Mrs. Simon. Of all the Guggenheim art patrons, Mrs. Simon Guggenheim was less unconventional in her ways and means of philanthropy than other members of the family whose ventures and behavior were often deeply eccentric. Troublingly so. Mrs. Simon Guggenheim was nevertheless the donor of a list of phenomenal works by major modern masters. First aroused to an interest in contemporary art by the historic New York Armory show of 1913, Mrs. Guggenheim bided her time until the Museum of Modern Art was founded and then, in 1938, inaugurated a fund to help the museum enrich its collections with examples chosen with an eye to their having “permanent value.”
In her own home, she was the collector of early Renaissance painters such as Crivelli and Filippino Lippi. But to the Modern Museum she gave, along with a long list of other key works, no less than eight Picasso’s including Girl Before a Mirror, which she called “simultaneously clothed, nude and X-rayed” which still retains its puzzling qualities. She was also a trustee of the museum and sat at the committee that passed on acquisitions which sometimes included works produced on John Simon Guggenheim Fellowships.
( see link at end) …Established in 1925 by former United States Senator and Mrs. Simon Guggenheim, in memory of seventeen-year-old John Simon Guggenheim, the elder of their two sons, who died April 26, 1922, the Foundation has sought from its inception to “add to the educational, literary, artistic, and scientific power of this country, and also to provide for the cause of better international understanding,” as the Senator explained….
…Between three and four thousand people apply for Guggenheims each year, and roughly two hundred of them are chosen. Aaron Copland was a member of the first “class” of fellows in 1925, followed by (among many, many others) W.H. Auden, Jacques Barzun, Romare Bearden, Saul Bellow, Harold Clurman, Arlene Croce, Merce Cunningham, Stuart Davis, Edwin Denby, Leon Edel, Walker Evans, Martha Graham, Marsden Hartley, Nat Hentoff, David Ives, Randall Jarrell, Keith Jarrett, Alex Katz, Pauline Kael, Jacob Lawrence, Alan Lomax, Marianne Moore, Errol Morris, Mark Morris, Vladimir Nabokov, Martin Puryear, Charles Rosen, Ned Rorem, Andrew Sarris, Virgil Thomson, Lionel Trilling, John Updike, Robert Penn Warren, Richard Wilbur, Alec Wilder, August Wilson, and Edmund Wilson.Read More:http://www.artsjournal.com/aboutlastnight/2012/04/tt_another_great_day.html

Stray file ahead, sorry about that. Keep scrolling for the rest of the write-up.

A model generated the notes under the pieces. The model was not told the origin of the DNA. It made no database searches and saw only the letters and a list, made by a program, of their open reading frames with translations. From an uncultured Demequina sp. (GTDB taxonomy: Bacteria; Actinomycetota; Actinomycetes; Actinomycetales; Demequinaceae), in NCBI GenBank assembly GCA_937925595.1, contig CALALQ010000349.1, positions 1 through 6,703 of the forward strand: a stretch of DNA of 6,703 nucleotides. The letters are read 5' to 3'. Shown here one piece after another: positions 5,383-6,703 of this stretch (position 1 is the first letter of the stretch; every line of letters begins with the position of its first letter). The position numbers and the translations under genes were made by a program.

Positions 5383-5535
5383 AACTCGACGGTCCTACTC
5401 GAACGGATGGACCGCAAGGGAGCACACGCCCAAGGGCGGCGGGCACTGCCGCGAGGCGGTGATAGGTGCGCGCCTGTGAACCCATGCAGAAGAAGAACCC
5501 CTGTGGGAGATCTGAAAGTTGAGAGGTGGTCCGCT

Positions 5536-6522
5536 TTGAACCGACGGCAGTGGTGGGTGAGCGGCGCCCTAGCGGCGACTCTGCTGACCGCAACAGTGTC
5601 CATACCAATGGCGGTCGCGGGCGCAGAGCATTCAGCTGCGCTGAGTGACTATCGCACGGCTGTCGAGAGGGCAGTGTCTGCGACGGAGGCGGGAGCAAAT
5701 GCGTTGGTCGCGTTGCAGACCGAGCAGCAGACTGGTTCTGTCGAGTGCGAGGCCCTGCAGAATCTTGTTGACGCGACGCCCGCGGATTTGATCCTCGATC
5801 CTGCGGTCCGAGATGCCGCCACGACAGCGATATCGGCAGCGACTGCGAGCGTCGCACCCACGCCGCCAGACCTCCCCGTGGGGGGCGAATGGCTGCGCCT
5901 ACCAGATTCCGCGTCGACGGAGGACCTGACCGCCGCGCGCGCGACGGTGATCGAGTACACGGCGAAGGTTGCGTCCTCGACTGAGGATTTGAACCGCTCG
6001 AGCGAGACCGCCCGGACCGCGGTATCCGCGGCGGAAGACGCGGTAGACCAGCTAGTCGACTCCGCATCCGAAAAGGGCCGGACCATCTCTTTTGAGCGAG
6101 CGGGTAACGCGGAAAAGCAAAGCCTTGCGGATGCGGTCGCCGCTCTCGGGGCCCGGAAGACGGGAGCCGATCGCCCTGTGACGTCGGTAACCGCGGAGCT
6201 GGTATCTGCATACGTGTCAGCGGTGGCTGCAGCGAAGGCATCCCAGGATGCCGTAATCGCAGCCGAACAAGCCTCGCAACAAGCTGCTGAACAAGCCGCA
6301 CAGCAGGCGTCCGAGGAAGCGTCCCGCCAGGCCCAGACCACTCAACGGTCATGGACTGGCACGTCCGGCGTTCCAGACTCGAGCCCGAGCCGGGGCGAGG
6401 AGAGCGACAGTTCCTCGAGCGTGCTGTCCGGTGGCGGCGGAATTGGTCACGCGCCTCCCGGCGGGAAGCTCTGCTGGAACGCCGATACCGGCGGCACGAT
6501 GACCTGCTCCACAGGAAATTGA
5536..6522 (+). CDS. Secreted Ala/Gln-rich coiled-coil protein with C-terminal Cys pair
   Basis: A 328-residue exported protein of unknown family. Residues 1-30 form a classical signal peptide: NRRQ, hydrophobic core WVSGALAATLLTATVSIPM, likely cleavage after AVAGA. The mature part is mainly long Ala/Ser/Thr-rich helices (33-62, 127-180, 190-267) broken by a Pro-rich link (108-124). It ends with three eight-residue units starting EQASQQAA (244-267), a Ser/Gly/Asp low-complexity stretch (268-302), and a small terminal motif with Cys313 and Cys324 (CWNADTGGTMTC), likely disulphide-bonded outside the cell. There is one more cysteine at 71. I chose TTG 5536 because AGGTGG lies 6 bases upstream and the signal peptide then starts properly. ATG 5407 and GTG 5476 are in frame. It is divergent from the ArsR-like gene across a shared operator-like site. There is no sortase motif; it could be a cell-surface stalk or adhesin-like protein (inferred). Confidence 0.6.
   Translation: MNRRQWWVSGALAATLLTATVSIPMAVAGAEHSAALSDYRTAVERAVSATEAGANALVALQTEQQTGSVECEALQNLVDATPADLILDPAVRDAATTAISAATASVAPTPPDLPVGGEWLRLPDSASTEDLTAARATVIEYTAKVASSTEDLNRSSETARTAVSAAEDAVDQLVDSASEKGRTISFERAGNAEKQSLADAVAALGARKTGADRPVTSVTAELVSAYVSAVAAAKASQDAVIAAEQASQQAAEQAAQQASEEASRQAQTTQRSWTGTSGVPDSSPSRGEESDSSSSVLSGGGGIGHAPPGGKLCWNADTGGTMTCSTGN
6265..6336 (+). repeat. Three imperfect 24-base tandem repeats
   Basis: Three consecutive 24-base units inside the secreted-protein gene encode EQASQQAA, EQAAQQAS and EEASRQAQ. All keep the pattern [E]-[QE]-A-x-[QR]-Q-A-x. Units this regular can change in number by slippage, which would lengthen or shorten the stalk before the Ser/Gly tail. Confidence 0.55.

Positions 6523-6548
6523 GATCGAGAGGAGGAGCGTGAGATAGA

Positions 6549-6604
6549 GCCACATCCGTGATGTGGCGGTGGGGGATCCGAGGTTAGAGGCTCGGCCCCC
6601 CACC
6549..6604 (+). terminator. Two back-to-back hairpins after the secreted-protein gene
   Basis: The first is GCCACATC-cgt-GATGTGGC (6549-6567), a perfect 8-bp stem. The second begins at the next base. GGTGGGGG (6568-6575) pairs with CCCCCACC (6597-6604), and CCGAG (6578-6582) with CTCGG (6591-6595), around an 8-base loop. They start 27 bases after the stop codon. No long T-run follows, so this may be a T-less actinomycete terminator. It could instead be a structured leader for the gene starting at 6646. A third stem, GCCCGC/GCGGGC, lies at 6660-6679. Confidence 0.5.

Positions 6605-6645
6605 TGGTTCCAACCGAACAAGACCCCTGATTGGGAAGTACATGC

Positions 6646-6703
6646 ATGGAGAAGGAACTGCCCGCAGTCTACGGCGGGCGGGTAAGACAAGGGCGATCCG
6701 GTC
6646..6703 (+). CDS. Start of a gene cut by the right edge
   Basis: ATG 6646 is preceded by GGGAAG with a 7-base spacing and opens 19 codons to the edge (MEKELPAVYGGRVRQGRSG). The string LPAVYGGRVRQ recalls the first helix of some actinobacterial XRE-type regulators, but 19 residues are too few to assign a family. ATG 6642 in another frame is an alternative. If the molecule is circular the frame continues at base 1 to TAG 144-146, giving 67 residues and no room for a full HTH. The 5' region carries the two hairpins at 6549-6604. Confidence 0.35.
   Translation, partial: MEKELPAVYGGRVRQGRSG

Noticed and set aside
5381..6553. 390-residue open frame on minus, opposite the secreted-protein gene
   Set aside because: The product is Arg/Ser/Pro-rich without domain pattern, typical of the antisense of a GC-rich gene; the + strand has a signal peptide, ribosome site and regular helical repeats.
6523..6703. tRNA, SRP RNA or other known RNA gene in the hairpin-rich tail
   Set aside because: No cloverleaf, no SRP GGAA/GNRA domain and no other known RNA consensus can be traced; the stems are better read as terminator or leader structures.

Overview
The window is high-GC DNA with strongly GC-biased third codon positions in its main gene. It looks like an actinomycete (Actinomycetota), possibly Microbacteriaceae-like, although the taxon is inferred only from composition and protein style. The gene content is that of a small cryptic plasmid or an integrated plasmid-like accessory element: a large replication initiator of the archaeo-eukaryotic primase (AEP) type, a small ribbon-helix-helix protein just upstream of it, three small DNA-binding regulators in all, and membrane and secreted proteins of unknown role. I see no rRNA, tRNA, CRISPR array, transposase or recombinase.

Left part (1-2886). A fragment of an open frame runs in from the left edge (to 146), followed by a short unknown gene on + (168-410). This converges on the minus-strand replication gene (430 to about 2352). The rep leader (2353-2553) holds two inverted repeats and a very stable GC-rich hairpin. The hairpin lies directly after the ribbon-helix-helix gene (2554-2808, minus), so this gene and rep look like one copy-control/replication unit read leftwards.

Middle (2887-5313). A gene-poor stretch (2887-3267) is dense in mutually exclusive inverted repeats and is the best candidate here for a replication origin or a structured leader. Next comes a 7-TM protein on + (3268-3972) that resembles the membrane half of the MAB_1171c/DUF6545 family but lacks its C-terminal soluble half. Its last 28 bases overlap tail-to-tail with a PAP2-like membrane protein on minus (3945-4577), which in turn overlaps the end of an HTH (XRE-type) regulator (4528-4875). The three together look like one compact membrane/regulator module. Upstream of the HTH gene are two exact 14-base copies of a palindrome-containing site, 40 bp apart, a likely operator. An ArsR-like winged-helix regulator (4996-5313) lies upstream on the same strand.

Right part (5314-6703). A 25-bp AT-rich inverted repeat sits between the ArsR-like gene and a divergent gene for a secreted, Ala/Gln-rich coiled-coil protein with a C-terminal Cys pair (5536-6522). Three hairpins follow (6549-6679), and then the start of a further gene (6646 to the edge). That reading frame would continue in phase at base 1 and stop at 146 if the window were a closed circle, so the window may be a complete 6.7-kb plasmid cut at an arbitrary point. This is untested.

( see link at end) …Marianne Moore had similarly said that the Foundation was “revered the more for its modestly quiet manner of giving which is personified by its president, Mrs. Simon Guggenheim. . . . Giving is good, but when the manner of giving is itself a gift, then it is better—benevolence in this instance as anonymously unrestrictive as Deity’s.” In a letter that Mrs. Guggenheim wrote on November 14, 1959, for presentation to the Trustees after her death, she said, “For the distant future I must rely upon a body of trustees who will have caught from you and your successors the vision that you and the Founders have had, and who by their wisdom will be able to maintain an organization to keep that vision warm and effective.” During the three decades between her husband’s death and her own, she was generous with year-end gifts to the Foundation, and she made the Foundation residuary legatee of her estate. As a result, it received $41,496,167 over the next two years; with this capital addition, the value of the Foundation’s assets rose from $55,000,000 at the end of 1969 to $115,000,000 by the end of 1972….Read More:http://www.gf.org/system/assets/0000/0302/chronology.original.pdf?1226601170